Dicey, but only in terms of who has the right to print and publish, not really who has ownership of the property itself. When you start adding 3rd party publishers and such into the mix things can get a bit muddied as to who owns the right to do what and where, but at the end of the day the IP goes back to whoever created it. One area I can see this getting really messed up was with Grendel via the Comico bankruptcy. It would also be relevant to a couple of other instances here being a creator owned property that was being published by a company that went under. I’m not sure if it was that creator owned works weren’t covered under the contracts at the time, or that provisions weren’t made for a bankruptcy situation in the contracts, but either way Matt Wagner spent a ton of time and money fighting to get Grendel back out of the Comico receivership. Nowdays, at least from what I’ve heard, contracts cover what happens to the property in the event of things like lawsuits and bankruptcies so as to protect the owners of the IP from being dragged down with the company going belly up.
This comes from my own contract negotiations, and from a long look at the Comico mess as a fan anxiously awaiting Grendel’s return.
Original graphic novel for trade book publisher.
The OGN follows the same rules IP wise as the single comic book does. It belongs to the original creator/creators regardless of who publishes or prints the work. As I mentioned above, a creator can sign away their rights, or part of them even to a publisher, but I’m not sure of the process, nor how hard that would hold up in court if the creator brought the case of inequitable negotiation. One of the hearts of the revision of 1978 is that the Congress recognizes what’s called inequitable negotiation between parties, namely the creator and the publisher. Basically they’re saying creators were forced into giving their IP away because otherwise they wouldn’t have been able to eat or feed their families. It is because of this inequity that the Congress included provisions to reclaim copyrights.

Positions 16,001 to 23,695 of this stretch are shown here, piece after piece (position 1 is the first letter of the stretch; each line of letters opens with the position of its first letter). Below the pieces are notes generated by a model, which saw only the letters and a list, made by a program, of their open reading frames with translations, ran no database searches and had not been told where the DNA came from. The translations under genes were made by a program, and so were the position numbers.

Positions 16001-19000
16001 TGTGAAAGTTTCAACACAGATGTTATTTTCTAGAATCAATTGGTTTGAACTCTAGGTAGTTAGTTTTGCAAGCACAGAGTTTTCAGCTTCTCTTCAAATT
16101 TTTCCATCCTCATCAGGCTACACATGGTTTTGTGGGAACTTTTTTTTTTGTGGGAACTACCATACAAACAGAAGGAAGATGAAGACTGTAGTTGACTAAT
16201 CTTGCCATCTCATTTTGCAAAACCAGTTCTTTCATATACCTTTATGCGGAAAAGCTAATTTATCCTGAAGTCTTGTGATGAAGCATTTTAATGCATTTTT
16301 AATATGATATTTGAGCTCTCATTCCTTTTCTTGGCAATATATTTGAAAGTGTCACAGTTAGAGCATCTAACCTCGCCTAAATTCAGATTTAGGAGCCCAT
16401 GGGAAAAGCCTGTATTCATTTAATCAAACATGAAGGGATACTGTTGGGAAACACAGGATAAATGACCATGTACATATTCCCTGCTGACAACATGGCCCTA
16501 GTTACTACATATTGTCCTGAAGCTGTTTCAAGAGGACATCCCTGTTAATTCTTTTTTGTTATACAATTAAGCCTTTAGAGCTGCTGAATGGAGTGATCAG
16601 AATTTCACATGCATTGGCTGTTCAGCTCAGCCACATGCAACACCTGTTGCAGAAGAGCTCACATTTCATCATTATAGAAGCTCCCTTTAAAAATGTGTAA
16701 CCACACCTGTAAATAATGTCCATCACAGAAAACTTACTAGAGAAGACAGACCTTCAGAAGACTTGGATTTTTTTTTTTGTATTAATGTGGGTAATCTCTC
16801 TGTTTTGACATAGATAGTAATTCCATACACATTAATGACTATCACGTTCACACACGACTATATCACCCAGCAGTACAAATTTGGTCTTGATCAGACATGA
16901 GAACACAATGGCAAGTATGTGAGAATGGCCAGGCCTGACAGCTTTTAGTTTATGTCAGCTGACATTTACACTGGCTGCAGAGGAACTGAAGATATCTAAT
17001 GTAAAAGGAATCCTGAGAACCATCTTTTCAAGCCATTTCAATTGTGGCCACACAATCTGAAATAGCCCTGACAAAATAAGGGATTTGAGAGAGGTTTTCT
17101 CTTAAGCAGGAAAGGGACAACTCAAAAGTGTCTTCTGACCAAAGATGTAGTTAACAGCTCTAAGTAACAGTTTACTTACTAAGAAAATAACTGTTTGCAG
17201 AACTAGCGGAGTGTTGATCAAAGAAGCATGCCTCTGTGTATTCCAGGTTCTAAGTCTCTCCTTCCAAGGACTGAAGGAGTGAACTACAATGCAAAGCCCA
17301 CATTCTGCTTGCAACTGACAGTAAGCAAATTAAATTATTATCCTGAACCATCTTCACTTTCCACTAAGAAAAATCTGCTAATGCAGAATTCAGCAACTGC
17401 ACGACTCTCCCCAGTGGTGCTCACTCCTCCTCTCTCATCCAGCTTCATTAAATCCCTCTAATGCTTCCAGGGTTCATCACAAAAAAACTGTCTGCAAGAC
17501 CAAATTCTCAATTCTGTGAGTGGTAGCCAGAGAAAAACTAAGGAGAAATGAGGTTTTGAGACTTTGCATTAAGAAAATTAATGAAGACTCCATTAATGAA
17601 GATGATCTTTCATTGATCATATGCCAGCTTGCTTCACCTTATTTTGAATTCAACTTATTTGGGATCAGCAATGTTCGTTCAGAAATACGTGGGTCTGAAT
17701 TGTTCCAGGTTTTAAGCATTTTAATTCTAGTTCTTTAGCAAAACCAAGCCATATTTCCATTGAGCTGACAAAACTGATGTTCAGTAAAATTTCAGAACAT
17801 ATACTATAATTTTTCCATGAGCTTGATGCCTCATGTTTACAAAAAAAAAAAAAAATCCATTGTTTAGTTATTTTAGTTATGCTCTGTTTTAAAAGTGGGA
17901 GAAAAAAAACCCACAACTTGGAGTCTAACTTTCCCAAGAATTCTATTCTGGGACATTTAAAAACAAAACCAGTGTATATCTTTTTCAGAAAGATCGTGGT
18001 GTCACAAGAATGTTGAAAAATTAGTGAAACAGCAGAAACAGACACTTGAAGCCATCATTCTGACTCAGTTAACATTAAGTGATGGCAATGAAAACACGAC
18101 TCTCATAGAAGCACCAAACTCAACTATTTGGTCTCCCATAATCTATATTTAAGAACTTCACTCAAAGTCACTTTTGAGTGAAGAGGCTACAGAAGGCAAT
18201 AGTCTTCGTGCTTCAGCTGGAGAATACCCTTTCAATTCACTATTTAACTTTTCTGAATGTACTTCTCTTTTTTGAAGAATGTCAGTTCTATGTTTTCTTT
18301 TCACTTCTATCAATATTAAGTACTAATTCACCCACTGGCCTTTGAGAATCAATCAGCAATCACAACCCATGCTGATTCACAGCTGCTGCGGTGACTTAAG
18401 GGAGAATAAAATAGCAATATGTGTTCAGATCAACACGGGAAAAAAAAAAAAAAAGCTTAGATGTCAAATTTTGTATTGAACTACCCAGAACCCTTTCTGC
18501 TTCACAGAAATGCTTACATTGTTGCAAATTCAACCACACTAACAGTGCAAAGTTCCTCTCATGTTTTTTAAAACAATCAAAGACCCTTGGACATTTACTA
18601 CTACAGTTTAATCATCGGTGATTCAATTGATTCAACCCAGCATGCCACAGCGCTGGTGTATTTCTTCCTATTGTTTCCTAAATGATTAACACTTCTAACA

I got all this from the current stuff going on with the Marvel/Kirby case, as well as the previous case over Superman.
Original graphic nonfiction for educational book market.
And here…I have no idea. I’d have to assume however that the same rules apply, meaning the creator owns the copyrights unless assigned away under a work for hire situation.
But I know next to nothing about how non-fiction works beyond a very broad copyright application for the guy doing the work.